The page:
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Mister Roberts: Premiere Collection

The legendary Henry Fonda didn't star in a single film from 1948 to 1954, choosing instead to pursue the theater, and in particular the play Mister Roberts, which ran on Broadway for several years (in fact, Fonda performed the role of Lt. Doug Roberts on stage more than 1,300 times). When the time came for Mister Roberts to be adapted for the big screen, Fonda was initially hesitant, and several other well-known actors were offered the lead role. But eventually Fonda was persuaded to star in the film version, in part because director John Ford was helming the project. It would mark the seventh and last time that the two Hollywood legends would collaborate on a movie, and Mister Roberts is easily one of Fonda's best — and most memorable — performances. Lt. Doug Roberts is the executive officer of the U.S.S. Reluctant, a cargo ship that has never seen action, which Roberts desperately wants. His requests for transfer to a destroyer are consistently denied by the boat's captain (James Cagney), a petty tyrant who only cares about his status as a naval officer, abusing his officers and crew in pursuit of a promotion. It is left to the well-meaning (if temperamental) Roberts to place himself between the captain and the men, trying to keep their morale high while his own sinks further and further with the monotony of cargo duty. In addition to Fonda and Cagney, the equally legendary William Powell and Jack Lemmon also star in Mister Roberts, marking the end of one career (Powell retired after the film) and the beginning of another (it was Lemmon's first major role, and he won an Oscar for his efforts). The four leads create a comical alchemy — with Fonda and Cagney always at odds, ship's doctor Powell staying above the fray, and young ensign Lemmon constantly claiming that he's going to let the captain have it, but never having the guts to show his face on deck. The production stays very true to the original stage play, with little action occurring outside of a few settings on the ship, and Ford and Fonda's insistence that exteriors be shot on a genuine Navy vessel (on location in Hawaii and Midway) provides for a number of tropical panoramas. The transfer on this edition of Mister Roberts is absolutely pristine, with only a couple of brief snags and no flecking, grain, or color deterioration — it looks like it's been kept in cold storage. A new Dolby Digital 5.1 track is on board, and in addition to the outstanding film, extras include a commentary track with Jack Lemmon (who might as well be telling old Hollywood stories over dinner, but is still vastly entertaining), priceless footage from Ed Sullivan's "Toast of the Town" television show wherein Fonda, Cagney, and Lemmon perform two scenes in front of a live audience, an excerpt from the 1992 documentary "Fonda on Fonda" hosted by daughter Jane, the original theatrical trailer, and textual supplements. Snap-case.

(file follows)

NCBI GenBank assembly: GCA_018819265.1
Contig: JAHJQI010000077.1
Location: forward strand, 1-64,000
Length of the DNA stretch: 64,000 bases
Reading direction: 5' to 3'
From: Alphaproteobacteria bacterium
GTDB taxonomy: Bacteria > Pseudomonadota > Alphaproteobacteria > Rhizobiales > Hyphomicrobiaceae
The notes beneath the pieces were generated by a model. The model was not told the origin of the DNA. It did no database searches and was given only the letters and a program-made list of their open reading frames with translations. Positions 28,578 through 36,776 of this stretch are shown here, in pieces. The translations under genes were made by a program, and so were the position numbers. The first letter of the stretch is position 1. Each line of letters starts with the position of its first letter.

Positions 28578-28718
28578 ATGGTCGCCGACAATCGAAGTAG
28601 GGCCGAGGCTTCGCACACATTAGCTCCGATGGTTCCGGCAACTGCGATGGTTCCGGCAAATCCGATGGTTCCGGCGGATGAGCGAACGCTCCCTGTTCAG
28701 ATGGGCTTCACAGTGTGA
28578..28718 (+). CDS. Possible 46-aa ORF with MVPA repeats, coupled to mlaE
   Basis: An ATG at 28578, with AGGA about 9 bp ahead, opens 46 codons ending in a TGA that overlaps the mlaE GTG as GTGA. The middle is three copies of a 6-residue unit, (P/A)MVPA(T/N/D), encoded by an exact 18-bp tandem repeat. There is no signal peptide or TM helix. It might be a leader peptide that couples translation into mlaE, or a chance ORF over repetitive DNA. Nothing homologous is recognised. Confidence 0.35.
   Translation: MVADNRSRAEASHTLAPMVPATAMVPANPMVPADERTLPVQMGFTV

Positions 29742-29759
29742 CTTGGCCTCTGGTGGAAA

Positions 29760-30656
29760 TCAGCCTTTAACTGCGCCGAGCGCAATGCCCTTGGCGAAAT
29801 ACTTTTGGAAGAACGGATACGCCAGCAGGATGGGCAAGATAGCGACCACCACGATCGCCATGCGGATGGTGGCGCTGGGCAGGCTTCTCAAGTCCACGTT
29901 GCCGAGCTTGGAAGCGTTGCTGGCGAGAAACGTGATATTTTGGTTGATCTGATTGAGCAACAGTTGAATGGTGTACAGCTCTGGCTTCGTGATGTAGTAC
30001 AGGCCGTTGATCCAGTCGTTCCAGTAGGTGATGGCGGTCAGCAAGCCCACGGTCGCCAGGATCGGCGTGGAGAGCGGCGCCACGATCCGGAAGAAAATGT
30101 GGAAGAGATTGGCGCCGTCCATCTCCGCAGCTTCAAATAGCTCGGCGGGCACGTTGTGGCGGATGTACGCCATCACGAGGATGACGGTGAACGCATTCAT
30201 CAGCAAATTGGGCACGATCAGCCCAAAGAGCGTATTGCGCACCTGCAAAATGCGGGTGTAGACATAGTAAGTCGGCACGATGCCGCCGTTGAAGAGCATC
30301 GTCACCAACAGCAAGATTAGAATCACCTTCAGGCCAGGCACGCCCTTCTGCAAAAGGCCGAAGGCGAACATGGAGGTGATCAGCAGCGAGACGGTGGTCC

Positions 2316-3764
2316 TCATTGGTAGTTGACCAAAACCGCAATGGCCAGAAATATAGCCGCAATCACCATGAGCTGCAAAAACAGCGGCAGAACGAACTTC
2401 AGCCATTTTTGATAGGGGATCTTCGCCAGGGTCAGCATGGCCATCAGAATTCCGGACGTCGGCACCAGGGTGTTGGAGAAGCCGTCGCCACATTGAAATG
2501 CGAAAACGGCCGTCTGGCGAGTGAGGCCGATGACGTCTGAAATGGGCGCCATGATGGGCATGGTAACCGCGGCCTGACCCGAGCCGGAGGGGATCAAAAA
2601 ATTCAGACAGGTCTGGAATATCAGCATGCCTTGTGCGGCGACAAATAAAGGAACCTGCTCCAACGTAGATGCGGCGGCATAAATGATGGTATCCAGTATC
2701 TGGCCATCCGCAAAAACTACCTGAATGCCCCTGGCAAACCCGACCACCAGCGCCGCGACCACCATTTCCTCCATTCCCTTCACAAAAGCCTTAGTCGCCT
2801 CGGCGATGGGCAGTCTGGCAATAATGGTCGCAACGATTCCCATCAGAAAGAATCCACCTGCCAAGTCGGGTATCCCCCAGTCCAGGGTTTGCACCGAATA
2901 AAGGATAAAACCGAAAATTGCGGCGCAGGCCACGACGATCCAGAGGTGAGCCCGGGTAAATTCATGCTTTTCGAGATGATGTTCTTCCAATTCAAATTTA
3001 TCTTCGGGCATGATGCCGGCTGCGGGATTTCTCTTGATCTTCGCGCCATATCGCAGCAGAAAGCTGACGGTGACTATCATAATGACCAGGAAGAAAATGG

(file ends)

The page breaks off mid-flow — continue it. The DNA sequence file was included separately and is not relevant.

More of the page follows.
—JJB



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